ALEX Salmond has gone to great lengths to enhance Scotland's ties with China, but even he has outdone himself this time.

He allowed his Chinese interpreter to get married for free at Bute House – the First Minister's publicly-funded Georgian mansion residence in Edinburgh's elegant Charlotte Square – and even paid for the catering.

The generosity, described as "remarkable" by Labour, is believed to have personally cost the SNP leader thousands of pounds.

Like his predecessor Jack McConnell, Salmond has been determined to explore the opportunities for Scotland in the vast Chinese market.

He has visited the superpower several times since becoming First Minister. But not being fluent in Mandarin, Salmond has relied upon an interpreter to get his message across to the Chinese government.

Isabel Hui Liu, who studied for a doctorate at Heriot-Watt University, was hired by the Scottish Government to ensure the First Minister's message was not lost in translation.

She has helped him overcome language barriers and even travelled to China with his administration.

Hui Liu is in demand elsewhere. A biography notes her clients include the Royal Bank of Scotland, the Bank of China, and the Consulate of the People's Republic of China.

Her professional success has been accompanied by personal happiness: last month, she got married.

The Sunday Herald then learned that Hui Liu and her groom were allowed to use Bute House in Edinburgh for their humanist ceremony.

A lavish reception also took place in the SNP Government leader's grace-and-favour home.

A Government spokesperson said that the First Minister had hosted the wedding. She added that the "warm, personal gesture" had been funded by the SNP leader, who "met all costs" himself.

One Government source said the First Minister and his wife, Moira were "very fond" of the interpreter.

Salmond's act of generosity saved the couple a lot of money. Given that the average wedding costs around £20,000, having the First Minister pick up the banqueting tab in a venue that came free was helpful.

While Bute House is not marketed as a wedding venue, Salmond can use the property for personal purposes under the Government's ministerial code.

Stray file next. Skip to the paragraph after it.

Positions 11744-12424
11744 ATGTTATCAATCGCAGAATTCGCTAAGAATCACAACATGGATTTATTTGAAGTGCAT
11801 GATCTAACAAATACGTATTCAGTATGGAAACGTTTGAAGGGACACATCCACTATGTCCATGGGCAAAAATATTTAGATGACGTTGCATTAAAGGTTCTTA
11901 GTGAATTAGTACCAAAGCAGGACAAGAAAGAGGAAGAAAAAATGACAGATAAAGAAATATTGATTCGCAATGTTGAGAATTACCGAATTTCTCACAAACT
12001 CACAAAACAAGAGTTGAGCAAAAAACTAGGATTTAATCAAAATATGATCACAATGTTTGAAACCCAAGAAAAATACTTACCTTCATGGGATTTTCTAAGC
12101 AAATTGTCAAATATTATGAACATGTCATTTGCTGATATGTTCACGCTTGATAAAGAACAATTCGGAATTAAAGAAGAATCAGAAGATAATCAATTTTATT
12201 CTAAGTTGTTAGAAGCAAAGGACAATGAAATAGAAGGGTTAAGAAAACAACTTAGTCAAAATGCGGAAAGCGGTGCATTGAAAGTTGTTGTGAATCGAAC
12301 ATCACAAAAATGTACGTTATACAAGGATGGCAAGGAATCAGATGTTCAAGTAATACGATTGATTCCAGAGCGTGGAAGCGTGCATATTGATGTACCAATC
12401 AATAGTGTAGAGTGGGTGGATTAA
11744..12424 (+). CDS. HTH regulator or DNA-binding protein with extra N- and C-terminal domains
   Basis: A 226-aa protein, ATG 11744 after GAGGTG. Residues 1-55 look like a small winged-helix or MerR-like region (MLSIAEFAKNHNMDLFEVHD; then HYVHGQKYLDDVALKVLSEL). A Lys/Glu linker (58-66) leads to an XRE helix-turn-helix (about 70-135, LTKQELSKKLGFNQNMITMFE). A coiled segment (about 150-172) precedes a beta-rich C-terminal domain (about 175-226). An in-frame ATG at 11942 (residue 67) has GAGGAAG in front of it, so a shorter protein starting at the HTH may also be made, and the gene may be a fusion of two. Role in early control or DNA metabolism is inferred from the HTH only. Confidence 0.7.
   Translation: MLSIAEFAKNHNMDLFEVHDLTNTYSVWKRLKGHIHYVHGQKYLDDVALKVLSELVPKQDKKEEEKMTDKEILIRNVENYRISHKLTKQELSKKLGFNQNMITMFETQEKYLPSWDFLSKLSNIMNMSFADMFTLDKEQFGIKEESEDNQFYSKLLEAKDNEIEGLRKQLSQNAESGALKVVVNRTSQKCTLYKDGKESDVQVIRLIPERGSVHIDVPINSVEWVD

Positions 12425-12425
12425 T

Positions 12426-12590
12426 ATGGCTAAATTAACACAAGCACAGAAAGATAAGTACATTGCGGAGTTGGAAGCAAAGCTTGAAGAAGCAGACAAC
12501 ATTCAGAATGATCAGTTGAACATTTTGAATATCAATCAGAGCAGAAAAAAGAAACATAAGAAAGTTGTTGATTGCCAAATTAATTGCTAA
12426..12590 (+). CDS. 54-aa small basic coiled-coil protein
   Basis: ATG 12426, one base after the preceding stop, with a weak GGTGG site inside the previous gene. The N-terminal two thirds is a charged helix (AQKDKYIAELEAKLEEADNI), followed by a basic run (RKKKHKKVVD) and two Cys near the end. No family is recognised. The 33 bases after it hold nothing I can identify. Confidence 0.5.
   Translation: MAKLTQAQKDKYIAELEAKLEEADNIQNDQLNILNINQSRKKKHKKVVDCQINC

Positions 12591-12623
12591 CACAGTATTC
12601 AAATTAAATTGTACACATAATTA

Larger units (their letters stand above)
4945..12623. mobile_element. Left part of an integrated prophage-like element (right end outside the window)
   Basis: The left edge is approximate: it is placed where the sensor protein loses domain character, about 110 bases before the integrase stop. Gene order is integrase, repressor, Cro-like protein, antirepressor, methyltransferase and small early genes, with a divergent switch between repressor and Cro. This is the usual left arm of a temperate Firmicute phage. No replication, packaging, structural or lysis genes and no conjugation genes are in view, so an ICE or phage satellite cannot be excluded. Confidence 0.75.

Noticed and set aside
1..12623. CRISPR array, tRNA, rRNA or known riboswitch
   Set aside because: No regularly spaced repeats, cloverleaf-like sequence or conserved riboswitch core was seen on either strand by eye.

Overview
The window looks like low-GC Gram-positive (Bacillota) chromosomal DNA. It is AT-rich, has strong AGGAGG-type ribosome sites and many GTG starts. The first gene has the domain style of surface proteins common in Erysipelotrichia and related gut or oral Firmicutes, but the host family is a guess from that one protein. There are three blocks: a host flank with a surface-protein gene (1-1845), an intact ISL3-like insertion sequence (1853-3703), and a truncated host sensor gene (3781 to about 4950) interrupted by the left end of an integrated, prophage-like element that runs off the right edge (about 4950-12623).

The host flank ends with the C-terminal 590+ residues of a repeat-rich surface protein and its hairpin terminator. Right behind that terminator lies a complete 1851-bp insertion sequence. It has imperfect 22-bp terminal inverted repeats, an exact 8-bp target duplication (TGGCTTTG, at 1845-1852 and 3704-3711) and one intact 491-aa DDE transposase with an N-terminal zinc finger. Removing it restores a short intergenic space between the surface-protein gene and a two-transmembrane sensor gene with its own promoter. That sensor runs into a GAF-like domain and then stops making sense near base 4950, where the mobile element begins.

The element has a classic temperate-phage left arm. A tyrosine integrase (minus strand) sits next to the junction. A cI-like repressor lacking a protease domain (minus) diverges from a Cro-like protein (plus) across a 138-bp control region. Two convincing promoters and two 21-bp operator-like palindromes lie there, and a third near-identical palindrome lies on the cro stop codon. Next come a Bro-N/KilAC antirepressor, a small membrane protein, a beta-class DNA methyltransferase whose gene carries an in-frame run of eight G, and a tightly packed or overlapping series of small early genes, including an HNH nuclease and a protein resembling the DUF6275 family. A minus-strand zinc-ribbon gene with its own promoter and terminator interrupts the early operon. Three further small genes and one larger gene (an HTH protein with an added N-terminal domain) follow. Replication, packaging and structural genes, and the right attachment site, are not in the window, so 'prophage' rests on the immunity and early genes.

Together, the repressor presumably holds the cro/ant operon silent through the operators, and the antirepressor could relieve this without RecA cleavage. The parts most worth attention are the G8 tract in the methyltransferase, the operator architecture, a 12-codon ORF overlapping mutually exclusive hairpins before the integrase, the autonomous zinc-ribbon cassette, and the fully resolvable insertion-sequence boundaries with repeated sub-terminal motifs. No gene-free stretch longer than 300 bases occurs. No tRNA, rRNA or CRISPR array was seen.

Section 7.2 of the document makes clear that where "personal events" take place in Bute House, "no cost" should fall on the public purse.

A row blew up earlier this year after it emerged that Salmond hosted lottery winners Colin and Chris Weir at Bute House. Days later, the couple donated £1 million to the SNP.

An investigation found that Salmond complied with the Ministerial code, as the tea and biscuits provided had come from his own resources.

The First Minister is well known for his munificence towards friends. He famously treated his dentist to a seat in the royal box at the Edinburgh Military Tattoo.

Willie Rennie, the Scottish Liberal Democrat leader, said: "It's a really nice touch for someone who clearly means a lot to the First Minister. However, I suspect if I was to learn Mandarin the First Minister wouldn't even pay for my birthday party."

A Scottish Labour spokesman said: "This is remarkable generosity from the First Minister and it's nice to see an occasion where Alex Salmond upholds the values of marriage in Bute House."

A Scottish Government spokesperson said: "The First Minister was delighted to host a wedding ceremony at Bute House – which was a personal event. The bride has performed unstinting service to the Scottish Government as a Chinese interpreter.

"She had no relatives in Scotland, and this was a warm, personal gesture by the First Minister who met all costs of the event, including catering, himself – no Government staff costs were involved."